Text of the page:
In short, a past that no one now can share,
No matter whose future; calm and dry,
It holds you like a heaven, and you lie
Unvariably lovely there,
Smaller and clearer as the years go by.
Larkin has admirers but he is far from universally esteemed among critics and it is interesting that Burnett has taken the trouble to produce one of those editions that collects and collates every scrap of poetry, published and unpublished he left when he died in 1985, and to date and comment on them all. It is remarkable scholarship and itself elegiac in spirit—the academic’s equivalent of carving a memorial into hard stone.
That is the sort of elegy we need for higher education: devoted and scrupulous attention to the past to preserve a legacy for the future.
Another collected edition just published is Jack Gilbert: Collected Poems. Gilbert is still with us and we can trust that “collected” doesn’t mean “complete.” Gilbert has little in common with Larkin by way of style and temperament, except that, like Larkin, he published sparingly and he avoided the limelight. But his sun-drenched poems are often elegies, or perhaps preludes to elegies. In “Everywhere and Forever,” Gilbert describes in bright detail a visit to an Aegean villa by a man and “a Japanese lady.” It seems an idyll until the last lines:
The sky is vast overhead. Neither of them know
She is dying. He thinks of their eleven years together.
Realizes they used up all their particular time
Everywhere in the cosmos, and forever.
The woman is probably Michiko Nogami, his wife and the subject of many of poems. I don’t know where Gilbert stands in critical estimation. I’ve been reading him for years mostly for his astonishing juxtapositions:
Where the worms had opened the owl’s chest,
He could see, inside her frail ribs,
The city of Byzantium.
That’s not the Byzantium of Yeats, or a bird “Of hammered gold and gold enameling.” And it isn’t sensual music. Gilbert is in that line of poets who attempt to do away with the artifices of language in order to get directly to the real, which in Gilbert’s case is the bitterness of loss and regret. He mostly seems to be, as he says at one point, “trying to figure this painful/model I have carpentered together.”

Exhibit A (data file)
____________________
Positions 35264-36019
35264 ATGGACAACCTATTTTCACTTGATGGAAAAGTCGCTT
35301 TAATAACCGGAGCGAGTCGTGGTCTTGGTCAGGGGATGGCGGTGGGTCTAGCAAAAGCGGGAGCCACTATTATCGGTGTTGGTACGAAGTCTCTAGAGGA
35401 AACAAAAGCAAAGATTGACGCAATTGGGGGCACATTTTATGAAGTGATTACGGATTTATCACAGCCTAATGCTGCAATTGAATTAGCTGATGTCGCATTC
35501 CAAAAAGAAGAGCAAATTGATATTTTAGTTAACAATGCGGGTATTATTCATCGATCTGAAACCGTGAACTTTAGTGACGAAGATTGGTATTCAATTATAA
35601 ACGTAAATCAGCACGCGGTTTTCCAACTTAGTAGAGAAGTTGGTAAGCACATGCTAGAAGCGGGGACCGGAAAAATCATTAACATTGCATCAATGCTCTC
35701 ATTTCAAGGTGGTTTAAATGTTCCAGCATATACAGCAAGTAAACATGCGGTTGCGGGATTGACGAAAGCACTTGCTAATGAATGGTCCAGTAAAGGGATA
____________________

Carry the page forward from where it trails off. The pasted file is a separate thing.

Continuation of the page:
When a poet takes up elegy and does it right, he creates something. Contrary to Delbanco’s formula, elegy doesn’t have to be “gone are the greats of yesteryear.” But let’s allow that some of them are gone. We don’t have the cultural equivalent of a Virgil or a Milton. It ought not to be impermissible to ask why, or to wonder—perhaps with a little sadness—how we have come to make so little in higher education of the cultural inheritance we do have?
I started this rumination (this being the third of three articles) noting the near disappearance of Western civilization survey courses. Those were never the main pedagogical context for encountering great works of literature, though some programs, such as Columbia’s Core Curriculum, incorporate them. The greatest value of such courses in my view lies in their providing the context for everything else. Perhaps this can best be seen—possibly it can only be seen—in retrospect. “Smaller and clearer as the years go by.” The Byzantium that the worms reveal in the chest of Minerva’s dead pet. Or, perhaps this is all wrong and we should agree with Chris Young as he twangs, “The light at this end of the tunnel is Neon.”
This article originally appeared in the Chronicle of Higher Education's Innovations blog on June 29, 2012.